Catalogue


Forty-Seventh Star : New Mexico's Struggle for Statehood /
David V. Holtby.
imprint
Norman : University of Oklahoma Press, c2012.
description
xix, 362 p. : ill., maps 24 cm
ISBN
0806142820 (hardcover : alk. paper), 9780806142821 (hardcover : alk. paper)
format(s)
Book
Holdings
More Details
imprint
Norman : University of Oklahoma Press, c2012.
isbn
0806142820 (hardcover : alk. paper)
9780806142821 (hardcover : alk. paper)
contents note
Introduction: "The Miracle-Breeding Imagination" -- "Only a Licensed and Paid Beggar" -- "A Strong Case against the Admission" -- "Politically Realistic Alternatives" -- "Full Knowledge of Its Fraudulent Character" -- "People Who are to the Manor Born" -- "Steady, Persistent, Unrelaxing Determination" -- "Conservative and Law Loving" -- Injurious to the Cause of Free Government" -- Conclusion: "That Bright Star Added to the Flag" -- Notes.
catalogue key
8590207
 
Includes bibliographical references (p. 327-351) and index.
A Look Inside
Full Text Reviews
Appeared in Choice on 2013-03-01:
New Mexico's quest for statehood lasted 64 years, and much scholarship attributes this to white racism. Holtby's splendid account does not discount such nefarious ethno-cultural forces but shows how national and territorial politics drew out the struggle for statehood and complicates any narrative focusing exclusively on race. Statehood supporters, such as Thomas Catron, suffered from both bad luck and poor political judgment in failing to line up Republican congressional leadership behind statehood. Catron's simultaneous failure as attorney of record in land grant court cases that continued the rescission of common lands--which eventually wound up in federal hands--reveals another theme: the quest for statehood radically changed the economy of New Mexico. Congressional statehood opponents, especially Senator Albert Beveridge, were motivated more by fears that New Mexico might send Democrats to Congress than by fears of Spanish-speaking New Mexicans. But opponents could stoke fears of lawlessness and the unfitness of the local population as a pretext to prolonging New Mexico's territorial phase. Although President Theodore Roosevelt rhetorically supported statehood, it was President William Howard Taft who cajoled Republican senators into passing the enabling act, in part by linking statehood to the passage of the Mann-Elkins Act. Summing Up: Recommended. All levels/libraries. E. R. Crowther Adams State College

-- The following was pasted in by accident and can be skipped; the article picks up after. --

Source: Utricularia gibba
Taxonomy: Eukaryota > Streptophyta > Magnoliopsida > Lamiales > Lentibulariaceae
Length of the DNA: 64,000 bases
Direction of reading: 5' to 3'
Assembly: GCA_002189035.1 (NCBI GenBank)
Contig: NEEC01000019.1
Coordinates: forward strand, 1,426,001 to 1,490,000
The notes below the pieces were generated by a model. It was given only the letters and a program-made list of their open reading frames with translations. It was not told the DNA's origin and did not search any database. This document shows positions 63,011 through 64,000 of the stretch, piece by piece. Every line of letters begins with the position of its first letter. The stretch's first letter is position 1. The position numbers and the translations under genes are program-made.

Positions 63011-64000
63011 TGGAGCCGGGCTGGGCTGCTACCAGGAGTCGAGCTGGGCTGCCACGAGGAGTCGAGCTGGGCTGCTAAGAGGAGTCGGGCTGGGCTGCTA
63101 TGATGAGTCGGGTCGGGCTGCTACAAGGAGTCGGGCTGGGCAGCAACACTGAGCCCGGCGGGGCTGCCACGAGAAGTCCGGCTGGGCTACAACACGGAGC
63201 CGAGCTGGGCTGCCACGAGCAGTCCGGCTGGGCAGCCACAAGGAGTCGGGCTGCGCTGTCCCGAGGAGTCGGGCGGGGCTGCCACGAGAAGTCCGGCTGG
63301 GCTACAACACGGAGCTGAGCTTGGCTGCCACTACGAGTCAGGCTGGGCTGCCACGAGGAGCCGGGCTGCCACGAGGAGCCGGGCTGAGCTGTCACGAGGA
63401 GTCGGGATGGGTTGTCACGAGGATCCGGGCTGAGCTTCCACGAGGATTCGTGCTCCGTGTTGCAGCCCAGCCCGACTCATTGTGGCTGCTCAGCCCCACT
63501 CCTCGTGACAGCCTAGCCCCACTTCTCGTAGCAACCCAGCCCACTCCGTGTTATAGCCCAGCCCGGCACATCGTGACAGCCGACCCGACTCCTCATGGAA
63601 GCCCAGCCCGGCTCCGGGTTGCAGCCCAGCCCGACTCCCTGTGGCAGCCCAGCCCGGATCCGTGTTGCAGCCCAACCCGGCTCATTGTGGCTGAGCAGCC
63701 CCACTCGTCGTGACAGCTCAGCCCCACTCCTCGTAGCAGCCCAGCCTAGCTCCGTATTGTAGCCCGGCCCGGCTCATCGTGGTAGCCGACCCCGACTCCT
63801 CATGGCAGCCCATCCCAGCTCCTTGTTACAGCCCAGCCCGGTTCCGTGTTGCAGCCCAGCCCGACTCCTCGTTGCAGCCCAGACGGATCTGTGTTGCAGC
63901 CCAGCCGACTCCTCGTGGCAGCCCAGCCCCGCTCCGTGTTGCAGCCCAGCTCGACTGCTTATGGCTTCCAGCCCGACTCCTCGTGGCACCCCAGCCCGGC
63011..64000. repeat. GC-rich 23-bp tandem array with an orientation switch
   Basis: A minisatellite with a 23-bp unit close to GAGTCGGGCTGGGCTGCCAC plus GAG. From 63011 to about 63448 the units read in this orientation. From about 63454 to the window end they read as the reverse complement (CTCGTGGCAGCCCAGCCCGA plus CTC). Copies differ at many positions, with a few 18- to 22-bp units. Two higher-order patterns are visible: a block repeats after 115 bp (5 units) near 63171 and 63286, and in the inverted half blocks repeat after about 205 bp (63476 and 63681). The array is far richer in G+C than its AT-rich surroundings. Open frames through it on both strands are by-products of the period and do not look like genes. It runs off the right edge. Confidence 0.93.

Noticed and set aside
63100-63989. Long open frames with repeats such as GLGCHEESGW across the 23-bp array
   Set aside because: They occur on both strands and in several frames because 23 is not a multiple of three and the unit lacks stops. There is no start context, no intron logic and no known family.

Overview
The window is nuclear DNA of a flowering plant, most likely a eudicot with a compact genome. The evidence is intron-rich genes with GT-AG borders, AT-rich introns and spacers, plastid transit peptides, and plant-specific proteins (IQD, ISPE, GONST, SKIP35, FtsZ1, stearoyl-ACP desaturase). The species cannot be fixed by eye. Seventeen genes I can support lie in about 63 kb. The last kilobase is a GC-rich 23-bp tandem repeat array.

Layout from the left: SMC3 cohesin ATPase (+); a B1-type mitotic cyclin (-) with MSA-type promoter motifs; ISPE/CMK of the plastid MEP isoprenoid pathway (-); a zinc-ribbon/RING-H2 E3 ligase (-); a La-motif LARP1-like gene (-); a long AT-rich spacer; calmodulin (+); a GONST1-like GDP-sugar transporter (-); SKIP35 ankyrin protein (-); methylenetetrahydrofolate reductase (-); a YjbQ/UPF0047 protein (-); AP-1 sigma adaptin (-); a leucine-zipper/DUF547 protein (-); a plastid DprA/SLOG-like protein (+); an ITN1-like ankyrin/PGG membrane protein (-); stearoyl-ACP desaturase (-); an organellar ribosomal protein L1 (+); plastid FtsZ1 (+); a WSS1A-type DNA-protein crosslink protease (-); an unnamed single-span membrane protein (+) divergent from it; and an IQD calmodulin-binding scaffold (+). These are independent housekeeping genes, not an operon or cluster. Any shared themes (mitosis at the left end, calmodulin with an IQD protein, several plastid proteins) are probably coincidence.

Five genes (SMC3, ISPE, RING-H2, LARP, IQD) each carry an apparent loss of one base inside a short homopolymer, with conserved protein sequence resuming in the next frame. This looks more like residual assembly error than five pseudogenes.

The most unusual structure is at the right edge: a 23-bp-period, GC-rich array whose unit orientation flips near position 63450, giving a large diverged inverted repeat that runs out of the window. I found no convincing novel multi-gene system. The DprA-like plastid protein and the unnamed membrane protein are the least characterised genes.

Reviews
Review Quotes
"This thoroughly engaging narrative exposes the heroes and scoundrels who played important roles in New Mexico's hard-fought battles on the road to statehood. Although pitted against a Goliath of national political and economic interests, New Mexico survived. This is a drama that should be read by all New Mexicans. Forty-Seventh Star is sure to become the definitive history."- Rudolfo Anaya
"This thoroughly engaging narrative exposes the heroes and scoundrels who played important roles in New Mexico's hard-fought battles on the road to statehood. Although pitted against a Goliath of national political and economic interests, New Mexico survived. This is a drama that should be read by all New Mexicans. Forty-Seventh Star is sure to become the definitive history."-- Rudolfo Anaya